P.G. Wodehouse created one of the great duos in humour fiction in the form of Bertie Wooster, the ultimate empty-headed British aristocrat, and his long-suffering omni-competent gentleman’s gentleman, Jeeves. Through eleven novels and 34 short stories they fell in and out of some of the most convoluted, absurd and delightful adventures in literature.

Now, imagine if you will that Jeeves and Wooster have been dropped into three stories by H.P. Lovecraft.

Worth the price if only to hear the line, “Most eldritch, sir.”

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Secret Texts

Julianus reviews Secret Texts: The Literature of Secret Societies edited by Mary Mulvey Roberts and Hugh Ormsby-Lennon in the Bkwyrm archive.

Looking at the title, one would expect this to be a collection of manifestos, instructions, rituals and other primary source documents relating to Masonry, Rosicrucianism, Illuminism, the Golden Dawn and other Western esoteric bodies. Naturally, in the great tradition of “blinds to deceive the profane,” this is nothing of the sort. What we have here is a collection of essays dealing mostly with history and literary criticism of authors who were somehow involved in esoteric movements– usually in the most tenuous fashion. As such the book is mostly an exercise in the academic practice of pontification by “authorities” who have no connection whatever to their subjects, and only the vaguest inkling of the complexities involved, mostly because they read each others’ flawed commentaries rather than the primary sources. Certainly they would never stoop to actually asking the advice of any modern secret societies.

That said, I must report that there are a few good things waiting here for the diligent reader. Ingeborg Kohn’s article on Joséphin [Sar Merodack] Peladan is an excellent introduction to this important figure in Nineteenth Century art and occultism, and Paul Rich’s study of Kipling’s interest in Freemasonry and its effect on his work (especially in Kim) is a real gem. These are balanced however, by such effluvia as R. A. Gilbert, who really must have a commission from the United Grand Lodge of England to make Freemasonry seem as dull and pointless as humanly possible. His piece on “The Golden Dawn in Popular Fiction” is a monument to the Art and Science of Missing the Point.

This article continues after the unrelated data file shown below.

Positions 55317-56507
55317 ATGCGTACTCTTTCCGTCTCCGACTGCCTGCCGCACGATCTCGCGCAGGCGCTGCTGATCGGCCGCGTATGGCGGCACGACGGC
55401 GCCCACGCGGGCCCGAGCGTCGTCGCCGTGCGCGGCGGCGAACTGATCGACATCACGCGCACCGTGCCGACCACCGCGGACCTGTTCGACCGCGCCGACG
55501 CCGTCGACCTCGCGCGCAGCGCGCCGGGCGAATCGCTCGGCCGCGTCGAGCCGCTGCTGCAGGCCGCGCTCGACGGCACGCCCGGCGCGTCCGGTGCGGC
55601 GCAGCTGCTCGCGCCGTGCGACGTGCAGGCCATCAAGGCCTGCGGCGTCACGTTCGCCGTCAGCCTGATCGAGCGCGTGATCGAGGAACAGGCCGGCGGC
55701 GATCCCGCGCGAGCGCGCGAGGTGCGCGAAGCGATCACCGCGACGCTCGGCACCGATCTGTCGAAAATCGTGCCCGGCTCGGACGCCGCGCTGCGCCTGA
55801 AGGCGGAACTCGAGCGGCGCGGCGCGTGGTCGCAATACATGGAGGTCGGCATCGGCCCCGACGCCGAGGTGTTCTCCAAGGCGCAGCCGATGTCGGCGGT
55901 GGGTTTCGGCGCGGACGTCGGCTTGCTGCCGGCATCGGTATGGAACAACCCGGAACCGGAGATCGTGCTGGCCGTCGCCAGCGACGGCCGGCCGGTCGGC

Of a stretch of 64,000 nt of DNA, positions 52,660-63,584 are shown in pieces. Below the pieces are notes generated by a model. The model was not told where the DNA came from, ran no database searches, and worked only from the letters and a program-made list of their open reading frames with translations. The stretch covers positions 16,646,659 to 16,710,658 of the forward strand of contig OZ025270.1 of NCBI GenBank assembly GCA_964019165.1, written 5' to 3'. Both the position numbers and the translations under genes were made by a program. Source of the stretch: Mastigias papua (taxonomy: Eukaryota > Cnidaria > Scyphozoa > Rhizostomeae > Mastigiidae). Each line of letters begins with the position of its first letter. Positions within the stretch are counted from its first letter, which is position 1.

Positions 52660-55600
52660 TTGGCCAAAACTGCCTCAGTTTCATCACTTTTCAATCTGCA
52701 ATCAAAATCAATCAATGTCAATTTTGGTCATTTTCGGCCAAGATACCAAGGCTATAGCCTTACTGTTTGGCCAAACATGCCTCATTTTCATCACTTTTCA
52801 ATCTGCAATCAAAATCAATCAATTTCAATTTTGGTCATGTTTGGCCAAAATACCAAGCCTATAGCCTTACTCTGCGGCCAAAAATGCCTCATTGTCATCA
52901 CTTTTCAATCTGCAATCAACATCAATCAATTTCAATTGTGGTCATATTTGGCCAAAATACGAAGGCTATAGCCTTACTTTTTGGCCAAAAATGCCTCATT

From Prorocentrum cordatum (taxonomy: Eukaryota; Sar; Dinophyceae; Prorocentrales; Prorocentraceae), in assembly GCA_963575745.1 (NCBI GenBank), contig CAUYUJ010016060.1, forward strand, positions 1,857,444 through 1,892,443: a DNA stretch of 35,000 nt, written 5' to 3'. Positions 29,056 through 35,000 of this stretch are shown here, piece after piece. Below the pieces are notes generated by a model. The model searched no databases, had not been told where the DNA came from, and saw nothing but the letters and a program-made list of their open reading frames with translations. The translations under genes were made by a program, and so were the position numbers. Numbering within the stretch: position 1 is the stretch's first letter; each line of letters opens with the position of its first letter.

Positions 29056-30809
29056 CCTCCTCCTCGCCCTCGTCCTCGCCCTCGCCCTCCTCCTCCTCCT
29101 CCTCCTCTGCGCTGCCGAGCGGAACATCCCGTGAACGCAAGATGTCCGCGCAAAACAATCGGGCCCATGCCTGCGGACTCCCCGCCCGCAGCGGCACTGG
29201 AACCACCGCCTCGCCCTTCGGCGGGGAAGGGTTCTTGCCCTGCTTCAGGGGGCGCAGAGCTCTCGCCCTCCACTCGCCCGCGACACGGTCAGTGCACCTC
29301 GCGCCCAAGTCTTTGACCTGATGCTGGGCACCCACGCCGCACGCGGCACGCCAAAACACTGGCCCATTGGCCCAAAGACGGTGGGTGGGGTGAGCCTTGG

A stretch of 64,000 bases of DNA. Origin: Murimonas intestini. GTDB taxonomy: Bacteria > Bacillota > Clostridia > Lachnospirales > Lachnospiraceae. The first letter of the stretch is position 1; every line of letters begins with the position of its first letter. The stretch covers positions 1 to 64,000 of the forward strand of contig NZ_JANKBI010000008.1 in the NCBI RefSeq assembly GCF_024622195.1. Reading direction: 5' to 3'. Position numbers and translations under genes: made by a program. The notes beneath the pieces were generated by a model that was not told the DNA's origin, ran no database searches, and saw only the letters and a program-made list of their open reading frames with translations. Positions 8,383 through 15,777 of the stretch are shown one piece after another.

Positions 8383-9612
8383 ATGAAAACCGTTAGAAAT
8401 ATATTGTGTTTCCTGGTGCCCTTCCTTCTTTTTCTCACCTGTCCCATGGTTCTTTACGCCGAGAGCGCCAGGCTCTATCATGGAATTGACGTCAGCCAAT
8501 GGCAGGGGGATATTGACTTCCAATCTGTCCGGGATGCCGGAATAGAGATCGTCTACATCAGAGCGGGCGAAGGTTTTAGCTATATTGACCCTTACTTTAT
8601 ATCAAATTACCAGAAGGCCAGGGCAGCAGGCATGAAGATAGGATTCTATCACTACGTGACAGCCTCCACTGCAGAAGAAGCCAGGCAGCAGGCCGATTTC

Sacramentally, dilucid, in fine, then, we must consider these texts to be, on the whole, extremely un-secret.

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Phil Hine reviews Seidways: Shaking, Swaying and Serpent Mysteries by Jan Fries in the Bkwyrm archive.

I must say that I found Jan Fries’ new book, “Seidways,” hard going. Not that this is any fault of Jan’s – but each chapter gave me so much ‘food for thought’ that I had to keep putting the book down to give my brain a rest! Once again, Jan Fries shows himself to be one of the most innovate and creative of contemporary magical authors, and Seidways is, in my opinion, his best effort yet. This is the definitive study of magical trance states – brimming with information on the use of trance in different cultures, as well as a very ‘hands-on’ guide to exploring the ‘seething’ techniques which Jan has demonstrated at the Oxford Thelemic Symposium – and much more. This is the best book on practical magick that I have seen for some time. I really admire the way Jan ‘dances’ across the paradigms, blending historical accounts with contemporary personal accounts of trance states, drawing together perspectives as diverse as Japanese Shamanism to Crowley, NLP to the Typhonian Current. His perspective on the Finnish & Nordic magical practices is fascinating, and his stance on the ‘seidr – seething’ debate is equally instructive. Whilst the purists pick over the shards of history, Jan Fries has given us a very practical body of techniques which any practically-minded magician will be able to use. Buy it, you won’t be disappointed!